What is an Audiologist?
An Audiologist is a licensed health care professional who identifies, assesses, and manages disorders of the auditory, balance, and other neural systems. In addition, an audiologist can prescribe hearing aids. Our Audiologists are NYS Licensed Doctors of Audiology (Au.D.) or hold a Master’s Degree in Audiology.
When to Use the Services of an Audiologist:
You should seek the services of an audiologist if you or someone you know is having difficulty hearing. It may be difficult for you to determine if your child is having hearing problems. You might consult an audiologist for a child for many reasons:
1. You think your child is speaking differently or not speaking at all when compared to other children of the same age.
2. As an infant, your child does not respond to sounds or people’s voices.
What the Audiologist Will Do:
The first thing your Audiologist will do is take a detailed history. Following history, the audiologists will test:
• How well you or your child can hear sounds of different pitches.
• Test how well you or your child will understand speech at different levels of loudness.
Our audiologist can evaluate your hearing, determine whether you have a hearing loss and make recommendations for hearing health care which may include a referral to a physician or recommendations for hearing aids. In some cases, recommendations for modifications in your environment or the child’s academic environment may be advised.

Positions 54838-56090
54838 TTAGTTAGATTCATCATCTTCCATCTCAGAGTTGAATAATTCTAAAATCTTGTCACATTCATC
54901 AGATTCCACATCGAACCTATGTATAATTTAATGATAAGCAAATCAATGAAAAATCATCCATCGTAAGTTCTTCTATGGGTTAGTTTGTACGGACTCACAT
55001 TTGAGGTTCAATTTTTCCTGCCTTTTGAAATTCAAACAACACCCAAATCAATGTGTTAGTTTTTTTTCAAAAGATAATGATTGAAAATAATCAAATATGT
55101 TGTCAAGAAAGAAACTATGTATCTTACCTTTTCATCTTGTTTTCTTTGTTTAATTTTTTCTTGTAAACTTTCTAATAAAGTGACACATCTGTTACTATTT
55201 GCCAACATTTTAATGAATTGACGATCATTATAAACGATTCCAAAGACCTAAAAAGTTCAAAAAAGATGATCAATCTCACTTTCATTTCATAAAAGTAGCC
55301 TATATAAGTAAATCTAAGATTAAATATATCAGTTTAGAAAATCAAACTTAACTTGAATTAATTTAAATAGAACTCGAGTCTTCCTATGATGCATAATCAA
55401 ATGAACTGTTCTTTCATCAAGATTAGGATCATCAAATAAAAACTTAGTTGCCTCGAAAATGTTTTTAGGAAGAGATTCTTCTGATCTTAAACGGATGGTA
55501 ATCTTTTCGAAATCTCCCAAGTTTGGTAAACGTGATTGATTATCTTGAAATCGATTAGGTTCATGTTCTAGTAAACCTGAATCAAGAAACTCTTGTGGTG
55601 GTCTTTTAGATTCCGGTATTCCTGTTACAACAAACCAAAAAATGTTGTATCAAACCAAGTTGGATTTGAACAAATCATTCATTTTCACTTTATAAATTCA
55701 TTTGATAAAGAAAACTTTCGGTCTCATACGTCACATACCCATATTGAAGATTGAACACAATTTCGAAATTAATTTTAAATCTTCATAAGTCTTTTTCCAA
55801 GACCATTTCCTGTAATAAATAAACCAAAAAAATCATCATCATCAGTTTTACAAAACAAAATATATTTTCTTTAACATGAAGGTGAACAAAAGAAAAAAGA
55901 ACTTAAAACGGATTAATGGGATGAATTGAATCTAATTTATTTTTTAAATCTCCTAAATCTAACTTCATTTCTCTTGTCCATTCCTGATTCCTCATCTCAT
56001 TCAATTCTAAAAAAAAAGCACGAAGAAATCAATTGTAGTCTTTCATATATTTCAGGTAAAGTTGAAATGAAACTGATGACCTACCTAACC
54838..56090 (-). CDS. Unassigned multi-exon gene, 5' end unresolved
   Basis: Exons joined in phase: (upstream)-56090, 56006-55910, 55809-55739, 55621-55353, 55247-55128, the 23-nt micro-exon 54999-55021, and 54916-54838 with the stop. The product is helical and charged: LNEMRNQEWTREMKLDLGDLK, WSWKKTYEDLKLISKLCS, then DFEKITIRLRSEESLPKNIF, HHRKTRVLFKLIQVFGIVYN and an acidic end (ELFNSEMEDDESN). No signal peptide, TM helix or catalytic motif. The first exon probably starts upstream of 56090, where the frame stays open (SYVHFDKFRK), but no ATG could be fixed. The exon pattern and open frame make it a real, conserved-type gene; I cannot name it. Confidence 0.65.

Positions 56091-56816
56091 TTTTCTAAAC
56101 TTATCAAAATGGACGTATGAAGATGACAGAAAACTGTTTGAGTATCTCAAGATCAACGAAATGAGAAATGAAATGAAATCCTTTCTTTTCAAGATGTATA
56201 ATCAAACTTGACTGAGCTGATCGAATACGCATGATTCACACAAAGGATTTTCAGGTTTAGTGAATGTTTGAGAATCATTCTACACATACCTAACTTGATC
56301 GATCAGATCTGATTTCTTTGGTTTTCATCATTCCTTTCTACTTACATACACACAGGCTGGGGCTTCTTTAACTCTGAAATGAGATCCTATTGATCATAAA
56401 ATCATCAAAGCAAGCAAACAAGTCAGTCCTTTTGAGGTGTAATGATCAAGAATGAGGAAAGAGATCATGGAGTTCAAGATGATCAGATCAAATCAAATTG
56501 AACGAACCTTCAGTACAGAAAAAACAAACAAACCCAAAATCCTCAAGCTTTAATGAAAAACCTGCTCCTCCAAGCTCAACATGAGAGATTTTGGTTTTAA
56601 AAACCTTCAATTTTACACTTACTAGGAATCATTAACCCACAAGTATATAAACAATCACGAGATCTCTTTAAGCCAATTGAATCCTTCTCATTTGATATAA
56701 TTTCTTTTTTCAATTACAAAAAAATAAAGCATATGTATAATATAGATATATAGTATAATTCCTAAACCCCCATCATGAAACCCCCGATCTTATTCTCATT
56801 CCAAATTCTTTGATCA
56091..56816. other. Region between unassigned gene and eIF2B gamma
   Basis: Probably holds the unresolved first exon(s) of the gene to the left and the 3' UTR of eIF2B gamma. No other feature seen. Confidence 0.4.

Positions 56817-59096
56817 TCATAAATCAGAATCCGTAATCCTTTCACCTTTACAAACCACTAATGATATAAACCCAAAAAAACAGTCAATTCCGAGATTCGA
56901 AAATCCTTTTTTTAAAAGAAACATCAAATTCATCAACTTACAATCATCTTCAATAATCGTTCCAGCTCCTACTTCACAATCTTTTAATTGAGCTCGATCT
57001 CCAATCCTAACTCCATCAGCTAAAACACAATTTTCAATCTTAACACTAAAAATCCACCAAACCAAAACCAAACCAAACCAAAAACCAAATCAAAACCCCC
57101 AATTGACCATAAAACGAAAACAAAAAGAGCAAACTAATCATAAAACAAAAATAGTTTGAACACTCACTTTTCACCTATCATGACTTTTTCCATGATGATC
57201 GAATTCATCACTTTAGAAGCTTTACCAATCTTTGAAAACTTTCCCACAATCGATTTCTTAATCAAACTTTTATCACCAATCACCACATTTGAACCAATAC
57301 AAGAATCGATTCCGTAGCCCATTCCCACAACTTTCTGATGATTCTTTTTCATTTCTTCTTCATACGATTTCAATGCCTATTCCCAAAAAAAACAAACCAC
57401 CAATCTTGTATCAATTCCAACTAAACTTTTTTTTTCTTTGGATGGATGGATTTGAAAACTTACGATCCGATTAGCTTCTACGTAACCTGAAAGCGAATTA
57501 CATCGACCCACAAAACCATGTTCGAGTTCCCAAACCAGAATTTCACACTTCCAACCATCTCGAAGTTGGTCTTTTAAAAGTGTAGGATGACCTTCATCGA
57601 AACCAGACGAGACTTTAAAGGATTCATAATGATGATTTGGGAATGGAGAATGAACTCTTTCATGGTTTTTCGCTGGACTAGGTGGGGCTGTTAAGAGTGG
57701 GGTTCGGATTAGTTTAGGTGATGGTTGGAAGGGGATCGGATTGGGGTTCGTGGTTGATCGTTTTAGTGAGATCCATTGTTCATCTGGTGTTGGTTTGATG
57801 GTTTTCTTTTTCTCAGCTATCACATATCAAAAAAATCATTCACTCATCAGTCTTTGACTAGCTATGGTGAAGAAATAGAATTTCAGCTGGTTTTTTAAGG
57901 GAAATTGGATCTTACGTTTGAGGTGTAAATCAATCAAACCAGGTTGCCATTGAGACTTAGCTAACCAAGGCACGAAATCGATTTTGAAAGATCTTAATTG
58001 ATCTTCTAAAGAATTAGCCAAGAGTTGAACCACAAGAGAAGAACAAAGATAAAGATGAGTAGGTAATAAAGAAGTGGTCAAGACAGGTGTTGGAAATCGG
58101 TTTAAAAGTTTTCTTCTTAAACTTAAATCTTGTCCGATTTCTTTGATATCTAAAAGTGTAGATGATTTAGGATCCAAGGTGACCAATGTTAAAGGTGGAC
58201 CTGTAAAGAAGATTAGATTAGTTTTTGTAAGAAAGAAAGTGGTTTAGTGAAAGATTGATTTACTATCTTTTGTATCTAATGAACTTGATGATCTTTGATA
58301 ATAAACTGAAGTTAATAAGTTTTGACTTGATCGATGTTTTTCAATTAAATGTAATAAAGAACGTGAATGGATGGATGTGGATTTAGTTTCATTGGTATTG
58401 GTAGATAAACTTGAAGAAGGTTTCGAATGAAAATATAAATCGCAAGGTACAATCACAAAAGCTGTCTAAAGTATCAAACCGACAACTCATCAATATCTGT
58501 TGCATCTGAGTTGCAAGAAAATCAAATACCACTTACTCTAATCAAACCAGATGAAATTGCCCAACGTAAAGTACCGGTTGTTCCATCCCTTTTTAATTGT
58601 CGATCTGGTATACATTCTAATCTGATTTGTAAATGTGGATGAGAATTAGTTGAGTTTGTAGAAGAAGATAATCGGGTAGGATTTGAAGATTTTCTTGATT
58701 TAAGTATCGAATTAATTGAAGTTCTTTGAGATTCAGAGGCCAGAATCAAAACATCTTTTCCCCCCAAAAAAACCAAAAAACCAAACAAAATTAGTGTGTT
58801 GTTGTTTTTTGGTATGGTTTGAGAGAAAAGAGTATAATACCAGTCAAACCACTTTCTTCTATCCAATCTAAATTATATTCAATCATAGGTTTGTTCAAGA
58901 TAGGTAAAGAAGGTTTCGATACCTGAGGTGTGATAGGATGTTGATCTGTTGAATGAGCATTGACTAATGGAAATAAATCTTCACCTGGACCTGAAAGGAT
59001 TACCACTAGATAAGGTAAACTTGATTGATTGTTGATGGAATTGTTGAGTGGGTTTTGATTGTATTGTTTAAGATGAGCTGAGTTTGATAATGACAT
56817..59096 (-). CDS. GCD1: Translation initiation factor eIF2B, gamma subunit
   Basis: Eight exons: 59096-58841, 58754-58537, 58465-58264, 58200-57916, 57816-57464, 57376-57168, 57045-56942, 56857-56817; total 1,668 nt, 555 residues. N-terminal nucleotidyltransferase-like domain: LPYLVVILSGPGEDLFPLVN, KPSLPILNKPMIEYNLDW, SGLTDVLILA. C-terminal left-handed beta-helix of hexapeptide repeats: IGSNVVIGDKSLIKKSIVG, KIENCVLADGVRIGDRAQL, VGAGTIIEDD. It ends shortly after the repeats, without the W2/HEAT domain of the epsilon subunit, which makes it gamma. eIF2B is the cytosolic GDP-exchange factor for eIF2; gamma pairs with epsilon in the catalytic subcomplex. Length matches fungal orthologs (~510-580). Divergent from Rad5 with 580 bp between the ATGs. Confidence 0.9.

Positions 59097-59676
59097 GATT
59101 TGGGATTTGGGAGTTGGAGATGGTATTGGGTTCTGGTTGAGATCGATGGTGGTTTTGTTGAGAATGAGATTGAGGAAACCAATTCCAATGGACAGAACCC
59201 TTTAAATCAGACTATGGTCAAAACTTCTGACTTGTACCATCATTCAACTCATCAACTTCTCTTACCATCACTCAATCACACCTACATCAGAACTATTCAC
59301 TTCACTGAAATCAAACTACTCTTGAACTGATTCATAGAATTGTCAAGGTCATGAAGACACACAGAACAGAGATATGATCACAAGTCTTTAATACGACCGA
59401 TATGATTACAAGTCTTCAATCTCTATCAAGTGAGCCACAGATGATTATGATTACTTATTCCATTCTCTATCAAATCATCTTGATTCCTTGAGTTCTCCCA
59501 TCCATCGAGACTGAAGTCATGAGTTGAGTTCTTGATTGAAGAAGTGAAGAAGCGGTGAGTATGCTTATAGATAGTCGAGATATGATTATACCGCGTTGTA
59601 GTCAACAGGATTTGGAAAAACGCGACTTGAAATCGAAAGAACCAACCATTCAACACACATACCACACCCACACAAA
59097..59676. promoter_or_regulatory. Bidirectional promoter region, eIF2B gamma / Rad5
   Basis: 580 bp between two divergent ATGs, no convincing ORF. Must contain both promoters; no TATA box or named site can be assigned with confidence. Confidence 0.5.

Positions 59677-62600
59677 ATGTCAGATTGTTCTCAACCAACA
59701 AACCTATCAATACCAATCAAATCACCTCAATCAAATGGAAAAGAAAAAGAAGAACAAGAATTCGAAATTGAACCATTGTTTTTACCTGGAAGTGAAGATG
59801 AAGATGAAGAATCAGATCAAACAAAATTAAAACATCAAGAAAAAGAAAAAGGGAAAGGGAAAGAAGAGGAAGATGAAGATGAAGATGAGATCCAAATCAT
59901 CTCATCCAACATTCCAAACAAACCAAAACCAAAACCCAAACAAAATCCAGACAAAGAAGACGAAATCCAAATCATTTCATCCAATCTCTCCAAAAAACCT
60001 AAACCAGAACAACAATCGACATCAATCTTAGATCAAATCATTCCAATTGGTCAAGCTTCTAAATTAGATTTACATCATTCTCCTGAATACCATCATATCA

Audiology Services Include:
• Audiological Evaluations (Evaluations of hearing)
• Middle Ear Analysis (Tympanometry)
• Eustachian Tube Dysfunction Testing
• Acoustic Reflex Testing
• Specialized Testing:
Auditory Brainstem Response Testing (ABR)
Vestibular Assessment or Electronystagmography (ENG)
• Comprehensive Audiological Assessment – Including analysis of the middle ear
• Pediatric Audiometry
• Auditory Evoked Potentials
• Hearing Aid Evaluations
• Hearing Aid Maintenance
• Assistive Listening Device Information
• Hearing Conservation
Services include assessment and intervention of:
• Speech/Language Disorders
• Voice Disorders
• Cognitive-Linguistic Disorders
• Motor Speech Disorders
• Adult Swallowing Disorders
• Speech Disorders of Head and Neck
• Cancer Patients
• Pediatric Feeding Disorders
• Cleft Palate/Craniofacial Disorders
Signs of a Hearing Problem
• Difficulty hearing or understanding speech
• Difficulty following conversation or avoids interaction in groups or noisy situations
• Ringing in one or both ears
Mary’s Ave Campus
105 Mary’s Avenue
Kingston, N.Y. 12401